Turning onto a slightly more difficult issue to look at local government finance, and the potential to reform the way the finance settlement is calculated.

And of course there is a connection because the ability to provide services and to support community action is also dependent on budgets being available. I was really struck by and really impressed by the COSLA-led commission on strengthening local democracy, which was what, four years ago now? The Commission made a very compelling case that Scotland’s an outlier in European terms about how little control councils have over their finances. As we know about 80% of what council spends is determined in one way or another by central government. And that feels like a really unhealthy thing to me. So the first step surely must be to give councils greater control over their finances – whether that’s on specific things like tourist tax, a topical issue here in Edinburgh, and workplace parking levy which may be controversial to some people but to me it seems pretty sensible. Other powers that are quite commonplace elsewhere in Europe, I think we should get control over the council tax, or whatever council tax subsequently becomes, and also over non-domestic rates. So there’s a whole range of ways in which, if councils had greater power, we’d have the choices. Now I would also say that we should be ensuring that services are properly funded, so that’s about the total tax take as well and I’d have no qualms about saying that if we want better services then we will have to pay for them. And interestingly, in Edinburgh when we’ve asked the question as part of the annual budget consultation, people been quite happy to say we accept higher tax, council tax in this case, if we see services improving. So people are mature about this issue and I would like us to see us testing that appetite a bit more in the future.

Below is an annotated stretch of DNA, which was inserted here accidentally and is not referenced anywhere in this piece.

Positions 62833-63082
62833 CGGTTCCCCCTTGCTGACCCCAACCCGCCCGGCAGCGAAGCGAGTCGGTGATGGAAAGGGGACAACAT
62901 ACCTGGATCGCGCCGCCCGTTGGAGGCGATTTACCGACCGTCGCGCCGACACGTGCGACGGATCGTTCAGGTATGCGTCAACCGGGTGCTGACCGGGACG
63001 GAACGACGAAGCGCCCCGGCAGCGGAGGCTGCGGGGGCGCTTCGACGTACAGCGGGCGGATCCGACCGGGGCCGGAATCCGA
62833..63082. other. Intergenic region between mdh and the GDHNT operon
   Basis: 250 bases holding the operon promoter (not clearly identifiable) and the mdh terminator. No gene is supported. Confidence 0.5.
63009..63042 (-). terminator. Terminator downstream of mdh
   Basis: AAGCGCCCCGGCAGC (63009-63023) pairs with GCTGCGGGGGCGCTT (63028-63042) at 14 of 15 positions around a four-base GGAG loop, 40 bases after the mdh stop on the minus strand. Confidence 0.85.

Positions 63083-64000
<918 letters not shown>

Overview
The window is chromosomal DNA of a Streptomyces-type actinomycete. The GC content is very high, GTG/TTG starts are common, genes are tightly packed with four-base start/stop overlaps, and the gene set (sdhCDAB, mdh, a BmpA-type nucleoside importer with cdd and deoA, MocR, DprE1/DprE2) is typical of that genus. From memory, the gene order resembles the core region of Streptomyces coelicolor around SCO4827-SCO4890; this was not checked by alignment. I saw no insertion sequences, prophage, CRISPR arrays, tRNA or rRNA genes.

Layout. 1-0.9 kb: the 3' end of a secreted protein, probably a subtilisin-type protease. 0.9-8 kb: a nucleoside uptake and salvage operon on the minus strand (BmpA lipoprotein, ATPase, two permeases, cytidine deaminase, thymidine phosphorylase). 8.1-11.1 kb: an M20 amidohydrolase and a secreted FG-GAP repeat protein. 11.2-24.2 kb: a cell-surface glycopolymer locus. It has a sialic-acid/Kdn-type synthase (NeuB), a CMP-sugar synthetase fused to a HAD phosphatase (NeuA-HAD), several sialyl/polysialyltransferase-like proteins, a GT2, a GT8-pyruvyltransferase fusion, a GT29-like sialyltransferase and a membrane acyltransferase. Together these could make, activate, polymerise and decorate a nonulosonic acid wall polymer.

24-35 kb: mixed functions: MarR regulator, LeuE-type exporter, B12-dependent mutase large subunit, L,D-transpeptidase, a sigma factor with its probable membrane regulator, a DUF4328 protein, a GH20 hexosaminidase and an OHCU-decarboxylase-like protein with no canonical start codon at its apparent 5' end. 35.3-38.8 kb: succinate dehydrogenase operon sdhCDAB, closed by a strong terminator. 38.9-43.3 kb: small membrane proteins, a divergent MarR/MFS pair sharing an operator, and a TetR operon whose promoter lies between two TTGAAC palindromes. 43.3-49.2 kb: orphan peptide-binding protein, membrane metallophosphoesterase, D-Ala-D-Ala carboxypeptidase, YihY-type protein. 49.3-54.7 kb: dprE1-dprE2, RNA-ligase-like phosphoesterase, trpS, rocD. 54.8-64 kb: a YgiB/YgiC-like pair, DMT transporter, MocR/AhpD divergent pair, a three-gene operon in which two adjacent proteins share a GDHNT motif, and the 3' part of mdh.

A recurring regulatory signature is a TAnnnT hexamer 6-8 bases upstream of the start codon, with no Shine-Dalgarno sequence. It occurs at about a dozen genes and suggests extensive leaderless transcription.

What do you think is your number one priority for this year?

The big priority for all of us, and actually it shouldn’t just be for individual councillors or individual councils or even individual organisations – it has to be the climate emergency. It’s obviously high profile just now. I guess if I was thinking about a specific thing I can do, as the finance lead for the Green group here in Edinburgh, would be to seek to ensure that our next budget, which is February 2020, is a climate emergency budget. We should be ensuring that we use our billion pounds of revenue spending and similar amounts of time and capital to future-proof the city and future-proof our citizens against the impact of climate change. So that’s certainly something I would seek to do over the next 9 months

Is there anything else you want to say?

Certainly, the impact of two movements – the climate strikes by young people and also by Extinction Rebellion. And maybe hardly surprising that a Green councillor would say this but I’m very supportive of these things. Without these actions, we wouldn’t be talking about the climate breakdown in the same way that we are now, and I think Greens as councillors, all of us still have that sense that we’ve got one foot in an activist camp, and one foot within the City Chambers or in town halls. So I think the way in which these direct action movements have forced a conversation about climate breakdown has been incredibly important. I know some of my more cautious colleagues can tut-tut about some of the disruption that causes, but it’s nothing like the disruption that is going to come our way if we don’t get on top of climate change pretty rapidly.